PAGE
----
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Clubhouse Viral NFL

San Diego Charges Use Peyton Manning to Sell Tickets

Ron Chenoy-US PRESSWIRE

It’s a new form of two for one shopping deals. You don’t actually get two for a bargain basement price, but you have to buy a second in order to get the first. Huh? The San Diego Chargers are rolling out a scheme to sell tickets to their upcoming games by using the opposing team!

See, the Chargers have a big Monday night game coming up against the Denver Broncos with Peyton Manning at quarterback. Everyone around the country wants a first hand glimpse of Manning in his return to football, right? So the Chargers are making the fans – theirs included – who want to come to that big Monday night game also buy tickets to the Thursday night game in November where they play the Kansas City Chiefs. If you don’t buy tickets to the Chargers against the Chiefs, you don’t get any tickets to see Manning and the Broncos play either. Let’s call it a Two-Pack Promotion so it sounds fair.

Now, the tickets aren’t discounted like a true two for one deal. You get to pay full price for both games. Is this a fair practice that teams can enforce in order to sell tickets to games with little hype, especially towards the end of the year when a record might stink? Or does this sound like a way to gouge fans so they have to pay up more in order to see the popular games and more popular players? Creative marketing, yes. Are the San Diego fans caught over a barrel, yes.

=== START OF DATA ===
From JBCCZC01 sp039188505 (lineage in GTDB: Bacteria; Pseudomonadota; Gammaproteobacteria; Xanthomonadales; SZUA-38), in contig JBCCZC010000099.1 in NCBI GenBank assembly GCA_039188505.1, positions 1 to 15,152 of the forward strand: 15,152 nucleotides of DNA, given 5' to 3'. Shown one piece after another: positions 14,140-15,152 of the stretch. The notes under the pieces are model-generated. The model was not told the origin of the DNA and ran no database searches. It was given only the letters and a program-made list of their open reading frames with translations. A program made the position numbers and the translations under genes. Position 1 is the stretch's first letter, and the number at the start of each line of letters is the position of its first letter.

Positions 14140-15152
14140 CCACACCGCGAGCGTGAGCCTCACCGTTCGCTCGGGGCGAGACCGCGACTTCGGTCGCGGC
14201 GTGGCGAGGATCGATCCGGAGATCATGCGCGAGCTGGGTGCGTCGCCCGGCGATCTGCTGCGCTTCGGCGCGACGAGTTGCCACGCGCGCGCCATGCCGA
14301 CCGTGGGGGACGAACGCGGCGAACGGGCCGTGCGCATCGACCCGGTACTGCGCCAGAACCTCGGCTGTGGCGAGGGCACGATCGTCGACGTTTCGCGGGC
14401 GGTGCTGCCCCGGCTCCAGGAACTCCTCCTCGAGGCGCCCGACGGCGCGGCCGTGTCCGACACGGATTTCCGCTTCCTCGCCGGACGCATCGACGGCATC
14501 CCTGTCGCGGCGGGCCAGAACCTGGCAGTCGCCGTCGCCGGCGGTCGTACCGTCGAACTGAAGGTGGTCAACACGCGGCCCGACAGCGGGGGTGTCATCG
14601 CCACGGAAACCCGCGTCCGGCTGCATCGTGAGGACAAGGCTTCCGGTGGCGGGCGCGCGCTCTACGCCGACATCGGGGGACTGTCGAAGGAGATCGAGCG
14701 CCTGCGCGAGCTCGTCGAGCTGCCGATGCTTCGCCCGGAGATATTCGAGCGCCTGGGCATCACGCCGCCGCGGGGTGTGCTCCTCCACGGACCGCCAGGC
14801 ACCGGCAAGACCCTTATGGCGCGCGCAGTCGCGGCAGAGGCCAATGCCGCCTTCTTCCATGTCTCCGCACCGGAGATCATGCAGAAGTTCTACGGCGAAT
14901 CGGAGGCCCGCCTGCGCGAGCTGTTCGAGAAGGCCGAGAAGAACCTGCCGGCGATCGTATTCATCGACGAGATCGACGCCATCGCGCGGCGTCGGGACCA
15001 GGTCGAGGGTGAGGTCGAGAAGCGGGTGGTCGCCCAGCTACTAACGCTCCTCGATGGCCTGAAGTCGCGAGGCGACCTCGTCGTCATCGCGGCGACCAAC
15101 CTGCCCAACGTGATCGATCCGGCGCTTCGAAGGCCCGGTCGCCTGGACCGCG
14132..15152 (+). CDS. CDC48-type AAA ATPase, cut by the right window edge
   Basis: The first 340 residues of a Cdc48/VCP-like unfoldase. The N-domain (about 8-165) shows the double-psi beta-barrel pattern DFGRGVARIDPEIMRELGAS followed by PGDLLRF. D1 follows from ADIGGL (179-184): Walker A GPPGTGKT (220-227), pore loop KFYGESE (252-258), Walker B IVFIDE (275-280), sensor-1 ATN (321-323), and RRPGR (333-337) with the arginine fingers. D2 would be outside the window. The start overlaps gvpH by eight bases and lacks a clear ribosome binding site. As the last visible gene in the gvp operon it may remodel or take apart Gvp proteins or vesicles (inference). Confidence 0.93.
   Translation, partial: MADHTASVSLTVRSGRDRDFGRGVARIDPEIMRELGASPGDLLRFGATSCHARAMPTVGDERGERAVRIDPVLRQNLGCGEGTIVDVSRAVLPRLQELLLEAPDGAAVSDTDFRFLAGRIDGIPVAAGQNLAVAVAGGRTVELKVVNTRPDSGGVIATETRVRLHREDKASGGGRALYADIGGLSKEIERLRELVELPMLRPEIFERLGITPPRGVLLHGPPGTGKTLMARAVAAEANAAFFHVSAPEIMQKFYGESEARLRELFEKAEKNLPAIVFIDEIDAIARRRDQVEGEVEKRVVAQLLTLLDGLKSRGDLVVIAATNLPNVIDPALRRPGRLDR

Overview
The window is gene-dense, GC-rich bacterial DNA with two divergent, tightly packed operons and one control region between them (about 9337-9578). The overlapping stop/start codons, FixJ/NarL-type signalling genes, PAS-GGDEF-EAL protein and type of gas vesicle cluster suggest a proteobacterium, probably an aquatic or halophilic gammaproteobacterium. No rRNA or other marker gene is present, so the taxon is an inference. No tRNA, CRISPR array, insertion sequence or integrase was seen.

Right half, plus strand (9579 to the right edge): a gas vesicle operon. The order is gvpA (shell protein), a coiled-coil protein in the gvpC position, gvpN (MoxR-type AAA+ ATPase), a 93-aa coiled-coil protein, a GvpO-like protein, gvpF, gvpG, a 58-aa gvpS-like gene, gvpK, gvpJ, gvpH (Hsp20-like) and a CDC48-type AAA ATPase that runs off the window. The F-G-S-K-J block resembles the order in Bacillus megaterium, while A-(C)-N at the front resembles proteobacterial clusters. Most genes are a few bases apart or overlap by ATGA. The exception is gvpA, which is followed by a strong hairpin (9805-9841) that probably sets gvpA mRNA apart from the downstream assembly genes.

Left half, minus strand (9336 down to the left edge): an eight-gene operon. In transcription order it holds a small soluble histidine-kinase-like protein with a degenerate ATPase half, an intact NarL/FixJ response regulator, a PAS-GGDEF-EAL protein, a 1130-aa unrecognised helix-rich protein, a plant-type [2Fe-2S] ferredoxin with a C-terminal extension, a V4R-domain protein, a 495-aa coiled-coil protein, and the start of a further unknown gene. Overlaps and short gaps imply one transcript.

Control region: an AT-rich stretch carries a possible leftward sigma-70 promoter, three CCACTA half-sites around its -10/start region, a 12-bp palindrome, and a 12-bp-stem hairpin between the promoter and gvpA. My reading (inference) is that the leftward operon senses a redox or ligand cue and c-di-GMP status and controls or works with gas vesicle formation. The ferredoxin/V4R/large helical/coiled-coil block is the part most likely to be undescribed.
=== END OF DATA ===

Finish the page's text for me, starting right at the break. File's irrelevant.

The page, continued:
For the teams, it makes sense because the more tickets they sell, the more revenue they have coming in obviously. But to use another team’s player, like Manning, to push tickets to your own game? It seems a bit tacky. “Come on down to beautiful and sunny San Diego where you can watch the Bronco’s star quarterback, IF you buy tickets to see the Chiefs…” Really?

It isn’t right. And to make fans buy a ticket to a Thursday night game so it sells out and can be nationally televised is silly.  But then again, viewers equal revenue and everything in football has now come down to the bottom line.